England produced a defensive effort for the ages to secure their first series win in Australia with victory in a physical contest at AAMI Park.
Australia dominated every statistical category in Melbourne except the one that mattered, and the tourists, having played much of the second half inside their own 22, made them pay for their profligacy when replacement hooker Jamie George kicked the ball through the line and Owen Farrell collected it and touched down to land the killer blow. Farrell converted his try and then landed a penalty as the siren sounded to complete the famous victory.
England captain Dylan Hartley said the tourists had focused on defence during the week, as their pride had been "hurt" by conceding four tries in the series opener in Brisbane.
"We put bodies on the line and got some good shots in and kept the score down," Hartley said.
"We'll enjoy this bit of history right now, but the message is we go again next week and we finish the tour proud."
Australia captain Stephen Moore Moore said the Wallabies had "to own" the defeat.
"England deserved to win both Tests and we've got to be better.
"They defended really well. We made a fair few errors in attack so that was disappointing. We probably didn't build pressure there at crucial times."
England slowly gained the ascendancy in the opening quarter, even though their powerful ball runners failed to break the gain line as they had the week before, and there was a sense of the inevitable when they took the lead with a converted try from Hartley.
England elected to take a five-metre lineout after Australia were penalised for not rolling away at a ruck, and their driving maul from the set-piece split the Wallabies pack for the tourists' captain to post his second Test try.
Farrell converted and extended the lead 11 minutes later, after Australia had conceded back-to-back penalties, and England were firmly on top with the frequent niggle suggesting the tourists, Maro Itoje, were getting under the Wallabies' skin.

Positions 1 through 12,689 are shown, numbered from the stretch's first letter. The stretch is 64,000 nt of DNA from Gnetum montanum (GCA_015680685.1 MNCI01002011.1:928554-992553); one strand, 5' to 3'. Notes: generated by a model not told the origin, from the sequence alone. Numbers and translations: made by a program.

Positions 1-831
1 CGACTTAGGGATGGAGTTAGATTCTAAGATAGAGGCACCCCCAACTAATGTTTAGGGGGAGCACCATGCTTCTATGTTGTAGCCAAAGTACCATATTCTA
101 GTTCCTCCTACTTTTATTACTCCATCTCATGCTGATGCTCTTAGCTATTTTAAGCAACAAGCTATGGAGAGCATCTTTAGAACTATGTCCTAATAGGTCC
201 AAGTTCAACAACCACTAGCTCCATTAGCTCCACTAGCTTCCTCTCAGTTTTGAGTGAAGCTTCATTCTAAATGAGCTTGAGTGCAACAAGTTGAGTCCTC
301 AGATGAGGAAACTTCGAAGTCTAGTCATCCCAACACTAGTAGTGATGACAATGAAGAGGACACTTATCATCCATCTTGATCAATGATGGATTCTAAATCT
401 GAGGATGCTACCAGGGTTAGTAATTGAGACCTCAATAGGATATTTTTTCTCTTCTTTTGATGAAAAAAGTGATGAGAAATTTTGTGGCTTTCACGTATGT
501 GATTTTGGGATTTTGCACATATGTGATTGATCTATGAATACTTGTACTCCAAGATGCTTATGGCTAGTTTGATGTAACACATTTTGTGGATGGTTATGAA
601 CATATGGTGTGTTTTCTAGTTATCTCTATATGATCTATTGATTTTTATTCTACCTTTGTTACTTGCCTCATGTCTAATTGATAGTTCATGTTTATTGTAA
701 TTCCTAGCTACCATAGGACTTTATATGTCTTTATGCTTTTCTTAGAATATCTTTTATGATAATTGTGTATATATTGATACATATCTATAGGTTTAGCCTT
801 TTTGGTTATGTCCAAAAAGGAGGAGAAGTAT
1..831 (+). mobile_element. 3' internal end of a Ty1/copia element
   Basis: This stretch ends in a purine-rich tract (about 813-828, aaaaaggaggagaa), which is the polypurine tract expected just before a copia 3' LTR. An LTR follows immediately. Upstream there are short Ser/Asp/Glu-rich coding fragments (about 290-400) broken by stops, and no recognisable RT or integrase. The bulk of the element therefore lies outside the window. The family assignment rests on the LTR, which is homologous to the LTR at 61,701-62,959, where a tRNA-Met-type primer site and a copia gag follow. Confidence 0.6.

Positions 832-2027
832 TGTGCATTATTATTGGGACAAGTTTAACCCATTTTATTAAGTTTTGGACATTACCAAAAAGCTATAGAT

Australia hit back almost immediately, after putting the ball through 16 phases sparked by a surging run from Sean McMahon.
England, for whom Man of the Match Chris Robshaw had earlier perhaps been fortunate not to concede a penalty, and perhaps more, for a neck roll on Nick Phipps, with a subsequent penalty awarded against George Kruis, for going off his feet in a ruck, reversed when Stephen Moore went off his feet at the breakdown, finally did concede a penalty when Kruis again went off his feet.
The Wallabies, like England before them, went for a five-metre lineout and Moore touched down for his sixth test try from a rolling maul.
Australia then finished the half the stronger, but the England defence would not be broken -- holding out for 21 phases before a Wallabies knock-on brought proceedings to an end two minutes after the siren.
That pattern continued in the second half as Australia continued to dominate territory and possession but ran at the man not the space, and the tourists' defence refused to break and repulsed repeated multi-phase attacks before Wallabies' handling errors finally crueled the thrusts. Twice Australia smelled the grass behind the try line but England wold not buckle, holding out Scott Fardy and Ben McCalman centimetres from the stripe.
England, on the rare occasions they did have the ball in Australian territory in the second half, elected to kick to put the ball in front of their pack.
Farrell, Ben Youngs and George Ford produced bombs and grubber kicks alike to turn the defence, and one high ball from Farrell reaped reward when referee Craig Joubert controversially awarded a penalty against Bernard Foley, for shepherding, after his assistant Nigel Owens had advised him to go upstairs to check for foul play from Jonathan Joseph against the Wallabies fly-half.
And then one final kick, from George, after a tremendous bust from replacement second-row Courtney Lawes saw them home.